Tourism businesses in the Bella Coola Valley have been hit hard by the wildfire situation that so far shows no sign of slowing down. Hot, dry weather has been the norm for many regions across the province, including Bella Coola, and smoky conditions have only added to the misery.
“From a recent BCVT membership survey, roughly 85 percent of reservations were canceled across the board,” said Tom Hermance, President of Bella Coola Valley Tourism. “Fortunately, larger businesses were able to fill some of those cancellations. As a small accommodations owner [Float House Inn], we were fully booked in July and August but since the road closed July 7th, we haven’t had a customer.”
Highway 20 was closed for over two weeks. It has since re-opened, but many travelers remain wary, something BCVT is trying hard to overcome.
“We’re hopeful reservations will continue to stabilize. Our biggest challenge now is to get the word out that the roads leading to Bella Coola are open, and as safe and dependable as anywhere else in BC,” said Hermance. “Unfortunately, there is a misconception among some potential visitors that Highway 20 is somehow compromised or a gamble to drive. Of course that’s not true, and BCVT is working hard to dispel those fears.”
Many travelers are avoiding road travel in B.C. this summer, and Bella Coola is no exception. Destination BC, the province’s main tourism marketing force, has also been working hard to get travelers out despite the fluctuating situation across provincial highways.
“While our province is currently under a state of emergency to ensure that the impacted areas get everything they need in terms of support, the rest of the province is very much open for business in terms of travel and tourism,” said Maya Lange, vice president of global marketing at Destination BC. “Safety is our top priority and we’re encouraging in-province visitors and those with travel plans to check our website for various planning and emergency resources available.”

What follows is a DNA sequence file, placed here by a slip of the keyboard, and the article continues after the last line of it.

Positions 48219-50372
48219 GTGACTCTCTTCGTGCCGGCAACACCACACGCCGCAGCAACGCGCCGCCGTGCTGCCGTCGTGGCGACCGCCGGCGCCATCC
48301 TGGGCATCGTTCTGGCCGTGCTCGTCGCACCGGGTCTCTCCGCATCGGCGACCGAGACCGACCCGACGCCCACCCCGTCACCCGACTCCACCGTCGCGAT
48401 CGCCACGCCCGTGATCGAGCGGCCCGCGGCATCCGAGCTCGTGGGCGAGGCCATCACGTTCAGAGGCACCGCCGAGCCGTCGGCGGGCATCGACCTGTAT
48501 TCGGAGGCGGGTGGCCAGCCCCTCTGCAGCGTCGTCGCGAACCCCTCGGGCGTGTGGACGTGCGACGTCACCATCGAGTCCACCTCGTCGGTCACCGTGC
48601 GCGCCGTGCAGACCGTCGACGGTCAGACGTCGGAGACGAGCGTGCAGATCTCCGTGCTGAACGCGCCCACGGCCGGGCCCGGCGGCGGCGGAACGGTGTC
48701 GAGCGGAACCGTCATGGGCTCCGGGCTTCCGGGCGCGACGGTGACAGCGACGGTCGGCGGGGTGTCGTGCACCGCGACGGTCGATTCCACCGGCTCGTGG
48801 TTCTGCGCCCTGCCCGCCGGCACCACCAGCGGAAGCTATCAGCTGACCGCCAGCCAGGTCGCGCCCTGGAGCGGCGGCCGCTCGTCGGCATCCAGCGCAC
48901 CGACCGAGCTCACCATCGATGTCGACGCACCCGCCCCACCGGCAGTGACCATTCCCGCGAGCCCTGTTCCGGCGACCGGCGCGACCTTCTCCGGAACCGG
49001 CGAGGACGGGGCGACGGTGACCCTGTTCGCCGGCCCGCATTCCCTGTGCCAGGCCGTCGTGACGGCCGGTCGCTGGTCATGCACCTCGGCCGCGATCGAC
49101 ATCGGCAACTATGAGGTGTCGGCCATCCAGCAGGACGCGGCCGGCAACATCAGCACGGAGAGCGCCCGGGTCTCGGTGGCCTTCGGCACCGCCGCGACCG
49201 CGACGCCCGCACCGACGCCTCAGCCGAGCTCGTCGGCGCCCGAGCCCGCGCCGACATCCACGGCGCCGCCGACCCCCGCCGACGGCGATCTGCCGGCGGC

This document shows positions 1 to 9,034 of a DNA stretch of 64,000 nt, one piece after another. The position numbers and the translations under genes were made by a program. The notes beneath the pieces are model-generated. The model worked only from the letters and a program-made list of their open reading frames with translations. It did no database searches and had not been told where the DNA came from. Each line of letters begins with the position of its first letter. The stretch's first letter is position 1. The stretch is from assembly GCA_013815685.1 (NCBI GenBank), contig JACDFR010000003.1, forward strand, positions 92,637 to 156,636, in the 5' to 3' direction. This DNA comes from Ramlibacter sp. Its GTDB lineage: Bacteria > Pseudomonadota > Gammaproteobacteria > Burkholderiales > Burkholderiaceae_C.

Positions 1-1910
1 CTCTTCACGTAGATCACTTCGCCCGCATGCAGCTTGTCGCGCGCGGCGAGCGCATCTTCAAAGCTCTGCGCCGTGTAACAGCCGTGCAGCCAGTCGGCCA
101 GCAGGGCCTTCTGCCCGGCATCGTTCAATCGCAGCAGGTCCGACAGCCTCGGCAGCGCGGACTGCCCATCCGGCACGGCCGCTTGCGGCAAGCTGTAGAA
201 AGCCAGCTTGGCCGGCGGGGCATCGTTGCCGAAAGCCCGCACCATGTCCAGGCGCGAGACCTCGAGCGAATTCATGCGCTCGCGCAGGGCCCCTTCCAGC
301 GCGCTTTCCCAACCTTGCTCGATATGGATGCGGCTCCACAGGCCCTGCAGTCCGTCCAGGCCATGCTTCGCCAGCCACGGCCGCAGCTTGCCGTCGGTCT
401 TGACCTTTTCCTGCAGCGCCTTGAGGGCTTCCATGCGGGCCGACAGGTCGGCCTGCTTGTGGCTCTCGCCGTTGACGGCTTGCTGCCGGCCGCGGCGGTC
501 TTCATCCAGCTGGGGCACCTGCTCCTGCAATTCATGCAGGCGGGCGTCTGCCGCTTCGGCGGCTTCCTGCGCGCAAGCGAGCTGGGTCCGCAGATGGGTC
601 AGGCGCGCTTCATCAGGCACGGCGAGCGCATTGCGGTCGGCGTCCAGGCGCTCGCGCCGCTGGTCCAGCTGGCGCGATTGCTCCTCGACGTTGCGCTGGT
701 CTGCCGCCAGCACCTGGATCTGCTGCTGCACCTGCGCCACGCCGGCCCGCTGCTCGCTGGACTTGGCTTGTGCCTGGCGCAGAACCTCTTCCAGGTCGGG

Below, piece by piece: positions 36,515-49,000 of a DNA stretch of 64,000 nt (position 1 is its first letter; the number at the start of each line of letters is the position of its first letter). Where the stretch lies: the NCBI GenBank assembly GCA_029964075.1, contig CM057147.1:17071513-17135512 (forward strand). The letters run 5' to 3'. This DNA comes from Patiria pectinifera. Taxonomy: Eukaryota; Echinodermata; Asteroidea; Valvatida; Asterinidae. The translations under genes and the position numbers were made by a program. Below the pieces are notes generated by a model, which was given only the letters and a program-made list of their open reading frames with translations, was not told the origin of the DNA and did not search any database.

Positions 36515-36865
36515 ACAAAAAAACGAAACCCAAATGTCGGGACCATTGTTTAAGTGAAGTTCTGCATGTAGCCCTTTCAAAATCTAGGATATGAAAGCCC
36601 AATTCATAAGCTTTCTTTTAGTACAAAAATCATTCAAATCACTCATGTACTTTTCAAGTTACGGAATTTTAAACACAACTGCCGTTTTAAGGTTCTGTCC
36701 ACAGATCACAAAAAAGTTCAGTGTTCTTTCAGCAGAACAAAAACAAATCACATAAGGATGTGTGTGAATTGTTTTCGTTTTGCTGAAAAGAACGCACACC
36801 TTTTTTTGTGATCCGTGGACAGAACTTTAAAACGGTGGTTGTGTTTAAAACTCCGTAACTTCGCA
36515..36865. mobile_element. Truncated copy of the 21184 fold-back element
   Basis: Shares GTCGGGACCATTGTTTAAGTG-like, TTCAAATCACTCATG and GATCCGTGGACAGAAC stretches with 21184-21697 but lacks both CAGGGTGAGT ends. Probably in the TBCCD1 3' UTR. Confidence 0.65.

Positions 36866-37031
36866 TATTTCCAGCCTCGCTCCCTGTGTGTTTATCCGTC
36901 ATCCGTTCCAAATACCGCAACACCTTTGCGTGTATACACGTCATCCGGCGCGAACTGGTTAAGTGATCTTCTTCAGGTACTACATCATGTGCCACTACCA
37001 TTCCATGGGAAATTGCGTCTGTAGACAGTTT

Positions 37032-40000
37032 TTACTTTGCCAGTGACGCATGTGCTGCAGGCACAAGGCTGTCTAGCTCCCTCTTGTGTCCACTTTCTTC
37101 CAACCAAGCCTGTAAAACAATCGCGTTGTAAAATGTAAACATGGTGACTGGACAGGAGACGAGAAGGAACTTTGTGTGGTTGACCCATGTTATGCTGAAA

Early estimates in the Cariboo Chicotin region have about 147 tourism businesses currently evacuated, said Amy Thacker, CEO of the Cariboo Chilcotin Coast Tourism Association.
“We do not have an estimate in terms of business lost or revenue lost,” Thacker said. “It is too early to tell now, but we are working with our provincial government to provide updates as we receive confirmations from our stakeholders.”
Hermance conceded that visits to the Information Centre are also down significantly.
“The Visitor Centre saw 471 tourists during the month of July last year. This year it was 162,” said Hermance. “But it also looks like quite a number of visitors are changing their reservations to next year.”
While July has certainly been a loss so far, Hermance remains optimistic for the remainder of the season; especially September where numbers have been steadily increasing every year due to the popular bear viewing season.
“Seeing that bears and salmon are the Valley’s most popular draws, everything seems to indicates that bear-guide operators should meet or exceed last year’s numbers for September,” he said.
While no official financial relief has been announced to date, the province has set up a hotline for affected businesses. Hermance is encouraging all operators to ensure the province understands the effect the season has had on tourism and its related businesses. The CCRD is also conducting a business impacts survey and expects to have the results by mid-September.
“There is a hotline through BCEDA for business owners to call and ask for advice or address concerns,” he said. “It’s important that the government knows how local tourism was effected by these wildfires. At this time, I haven’t see any financial relief proposed.”